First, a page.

The document which was made public at the time and which Galileo did see was the ruling by the General Congregation of the Index, issued on March 5, 1616. But there was no mention of "heresy" in the decree of March 5 nor was there any mention of Galileo in it. In fact, it was not even directed at Galileo. And Galileo didn't seem to be particularly "chafed" about it, writing to Picchena, on the following June 3, "I am not in the least concerned..." In fact, six days after the decree was issued, Galileo was enjoying, by his own account, a pleasant audience with the Pope that lasted for three quarters of an hour.

When a rumor began making the rounds that Galileo had somehow been personally indicted in the decree, Cardinal Bellarmine, two months later, issued a formal declaration in Galileo's defense, pointing out that "Galileo has not abjured in our hands, or in the hands of others here in Rome, or anywhere else that we know, any opinion or doctrine of his." Ironically, this is in the very documentation Rosenau links to in his post!

Rosenau then makes the strange claim that the Church was simply trying to impose theological restrictions on Galileo that science could never overcome. He quotes the part of Cardinal Bellarmine's letter in which he discusses the distinction between Copernicanism as way to "save the appearances" and as a way to see the reality of the world (something I said in my post, but which Rosenau dismissed as whiggishness), and concludes:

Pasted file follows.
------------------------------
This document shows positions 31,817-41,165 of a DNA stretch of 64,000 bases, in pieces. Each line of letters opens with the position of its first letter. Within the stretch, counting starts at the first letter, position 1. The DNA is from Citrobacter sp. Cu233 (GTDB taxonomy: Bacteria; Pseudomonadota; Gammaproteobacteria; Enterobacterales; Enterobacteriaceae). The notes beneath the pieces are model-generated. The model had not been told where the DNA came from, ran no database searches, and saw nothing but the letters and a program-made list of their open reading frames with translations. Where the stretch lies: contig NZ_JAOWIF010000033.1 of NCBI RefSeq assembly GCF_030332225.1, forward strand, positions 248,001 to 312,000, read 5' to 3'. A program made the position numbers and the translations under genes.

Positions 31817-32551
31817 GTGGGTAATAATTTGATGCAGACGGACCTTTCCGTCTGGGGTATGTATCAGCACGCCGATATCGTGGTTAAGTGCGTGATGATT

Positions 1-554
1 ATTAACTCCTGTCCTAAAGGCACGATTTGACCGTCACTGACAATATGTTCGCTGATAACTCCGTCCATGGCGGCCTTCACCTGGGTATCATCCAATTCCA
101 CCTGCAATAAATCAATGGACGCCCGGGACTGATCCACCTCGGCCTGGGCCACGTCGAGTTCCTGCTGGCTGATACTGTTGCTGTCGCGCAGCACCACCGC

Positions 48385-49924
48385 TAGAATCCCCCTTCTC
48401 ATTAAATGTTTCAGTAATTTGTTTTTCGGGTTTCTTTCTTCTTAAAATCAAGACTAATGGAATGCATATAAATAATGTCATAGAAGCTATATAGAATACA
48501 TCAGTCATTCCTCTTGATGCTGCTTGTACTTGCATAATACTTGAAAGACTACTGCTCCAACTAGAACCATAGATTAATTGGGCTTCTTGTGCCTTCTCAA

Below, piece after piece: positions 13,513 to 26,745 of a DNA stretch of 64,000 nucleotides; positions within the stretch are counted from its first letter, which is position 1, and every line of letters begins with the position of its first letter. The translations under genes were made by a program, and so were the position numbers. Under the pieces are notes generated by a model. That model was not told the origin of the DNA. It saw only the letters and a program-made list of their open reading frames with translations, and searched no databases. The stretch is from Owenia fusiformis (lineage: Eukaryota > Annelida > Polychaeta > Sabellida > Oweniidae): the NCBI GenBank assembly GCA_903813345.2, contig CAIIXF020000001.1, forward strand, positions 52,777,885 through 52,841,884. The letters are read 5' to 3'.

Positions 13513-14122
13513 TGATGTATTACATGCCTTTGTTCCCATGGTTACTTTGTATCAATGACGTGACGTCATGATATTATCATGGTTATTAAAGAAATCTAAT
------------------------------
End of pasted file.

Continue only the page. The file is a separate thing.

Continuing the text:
Again, this is not a question of being outvoted by scientists, but of holding scientific claims up to theological standards, and to absurd ones at that. Bellarmine never suggests a way to demonstrate heliocentrism, nor is it clear why the burden should be on Galileo to supply both the empirical findings and a theological justification for them.
This is utter nonsense based on a selective use of sources. What Rosenau doesn't quote is the rest of the letter, in which Bellarmine says: